In our home we don’t refer to anyone as “evil”. For us, it is virtually the same thing as referring to someone by a racial slur, or other non-specific derogatory appellation. Natalie and I made this choice on a heart-felt whim — meaning we had not yet realized what we were up against — and have spent the last several years continuing to swim upstream.
There is not yet any evidence out there of which I am aware that unequivocally proves this idea, but I am personally convinced that it is the power of words that has directed the largest portion of human interactions since the advent of language. For instance, with words like “evil”, and many others of equally demeaning value, humans have historically given themselves license for some of the most atrocious behavior known. If someone is “evil” — well, you can pretty much do whatever you want to them. In fact, you should by all moral propriety do something heinous, and if you don’t, then you might as well be considered “evil” too.
From a parenting perspective, we see this a lot in children’s movies and stories. The antagonist is often called “evil”, might even refer to herself as “evil”, and is summarily quashed (perhaps even killed) in the closing chapters with little or no consideration. This is often carried out as though it were the only way to deal with the “evil” one, and as though any argument for any other way to deal with (or even think of) her has already been proven faulty.
We noticed that when our kids would absorb these ideas and others like them, they would then turn and continue to act out these models in their own pretend scenarios and with their own toys and friends. And some pretty rough things started going on in honour of dealing with “evil” characters. And it occurred to us that our girls we being taught and self-reinforcing some real prejudice, which was licensing some very real violence. So we made a request – as we often ask them to do when our daughters want to see a change in some scenario or interaction. We knew it would likely be cumbersome, but we asked if they would switch to calling “evil” characters “confused”.
I know, it may seem like trivial, trite, white-washed, new-aged nonsense. But we think a “confused guy” can still be redeemed, can still be human, and more importantly is still worthy of being treated humanely. A “confused guy” is still capable of feeling, and is still worthy of empathy. A “confused guy” may make some pretty hefty mistakes, and/or act in some pretty inappropriate ways, and/or pretty seriously mistreat people. In fact, a “confused guy” can act downright evil, not because he is at base “evil” and therefore incapable of anything else, but rather because he is — well, confused.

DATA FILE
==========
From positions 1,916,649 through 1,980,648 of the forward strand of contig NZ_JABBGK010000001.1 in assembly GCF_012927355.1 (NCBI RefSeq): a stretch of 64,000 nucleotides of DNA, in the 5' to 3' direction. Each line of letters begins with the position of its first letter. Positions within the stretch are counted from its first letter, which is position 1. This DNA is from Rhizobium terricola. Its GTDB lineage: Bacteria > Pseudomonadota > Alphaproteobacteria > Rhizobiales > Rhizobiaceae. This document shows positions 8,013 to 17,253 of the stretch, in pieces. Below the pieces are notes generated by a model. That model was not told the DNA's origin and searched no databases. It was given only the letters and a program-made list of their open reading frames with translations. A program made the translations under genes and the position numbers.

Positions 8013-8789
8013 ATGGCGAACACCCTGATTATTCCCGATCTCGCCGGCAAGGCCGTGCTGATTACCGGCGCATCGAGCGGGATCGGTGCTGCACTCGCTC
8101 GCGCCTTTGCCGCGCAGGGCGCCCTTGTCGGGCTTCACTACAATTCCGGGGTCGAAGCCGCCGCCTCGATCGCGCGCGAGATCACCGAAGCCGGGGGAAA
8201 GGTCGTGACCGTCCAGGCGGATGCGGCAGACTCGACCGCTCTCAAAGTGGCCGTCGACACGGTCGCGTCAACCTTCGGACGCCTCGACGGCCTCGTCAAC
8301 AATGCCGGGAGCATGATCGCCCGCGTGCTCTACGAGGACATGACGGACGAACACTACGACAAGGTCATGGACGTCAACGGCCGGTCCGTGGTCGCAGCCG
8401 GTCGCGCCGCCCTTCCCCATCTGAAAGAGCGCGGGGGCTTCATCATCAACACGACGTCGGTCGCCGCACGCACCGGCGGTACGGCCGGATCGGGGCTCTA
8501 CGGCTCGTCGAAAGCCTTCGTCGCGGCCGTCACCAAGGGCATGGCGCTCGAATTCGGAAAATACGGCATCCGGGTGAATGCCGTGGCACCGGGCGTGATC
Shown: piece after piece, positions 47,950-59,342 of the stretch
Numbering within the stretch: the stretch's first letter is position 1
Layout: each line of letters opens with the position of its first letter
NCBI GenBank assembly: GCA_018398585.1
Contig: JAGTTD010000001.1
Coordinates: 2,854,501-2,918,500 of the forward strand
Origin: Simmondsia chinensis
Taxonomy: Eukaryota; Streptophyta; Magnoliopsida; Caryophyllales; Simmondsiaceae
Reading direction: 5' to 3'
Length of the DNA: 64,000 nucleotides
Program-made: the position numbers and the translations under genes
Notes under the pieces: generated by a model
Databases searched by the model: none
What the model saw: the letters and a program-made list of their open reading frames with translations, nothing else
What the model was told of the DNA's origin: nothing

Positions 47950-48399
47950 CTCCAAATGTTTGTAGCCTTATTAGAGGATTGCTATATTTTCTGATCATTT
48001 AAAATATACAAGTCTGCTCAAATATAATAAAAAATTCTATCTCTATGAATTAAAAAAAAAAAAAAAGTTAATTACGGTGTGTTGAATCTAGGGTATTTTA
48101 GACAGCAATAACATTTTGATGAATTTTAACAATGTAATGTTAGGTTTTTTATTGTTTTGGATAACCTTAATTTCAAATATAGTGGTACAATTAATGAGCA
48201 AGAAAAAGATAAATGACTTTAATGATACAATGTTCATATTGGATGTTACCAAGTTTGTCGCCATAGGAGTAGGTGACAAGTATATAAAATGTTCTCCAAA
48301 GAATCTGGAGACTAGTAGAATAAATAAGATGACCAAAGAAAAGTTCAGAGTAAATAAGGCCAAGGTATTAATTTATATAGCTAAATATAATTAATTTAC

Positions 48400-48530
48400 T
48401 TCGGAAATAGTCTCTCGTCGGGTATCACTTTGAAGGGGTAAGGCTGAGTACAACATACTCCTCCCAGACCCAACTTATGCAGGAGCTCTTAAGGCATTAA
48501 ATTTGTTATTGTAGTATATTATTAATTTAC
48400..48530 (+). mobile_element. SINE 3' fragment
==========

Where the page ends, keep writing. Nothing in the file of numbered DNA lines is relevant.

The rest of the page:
This makes for play which more closely mimics the way we wish for our girls to see the world. There often is no black or white. There often is no wholly good guy pitted squarely against the totally bad guy. There often are just people who do something they think is right for the situation in which they find themselves, and other people who have a reaction to that action. There often is no single irrefutable measure of what constitutes right and what constitutes wrong. And when we see someone doing something we think is not the best choice, rather than write her off, we tend to think that either she needs more information, or we need more information to create a fuller understanding. And if we see someone doing something we all know is harmful, (assuming he has all the information we have) then we assume that he is confused – not evil.
In fact, the more I think about it, the more I come to think that no one can truly be evil. I believe it is possible to act with evil intent, but most of us are more, and less, than what we do or why we do it. If I am wrong, and evil people truly do exist, what good does thinking that way really do me? Or you?
Click here for another look at this “confused” concept.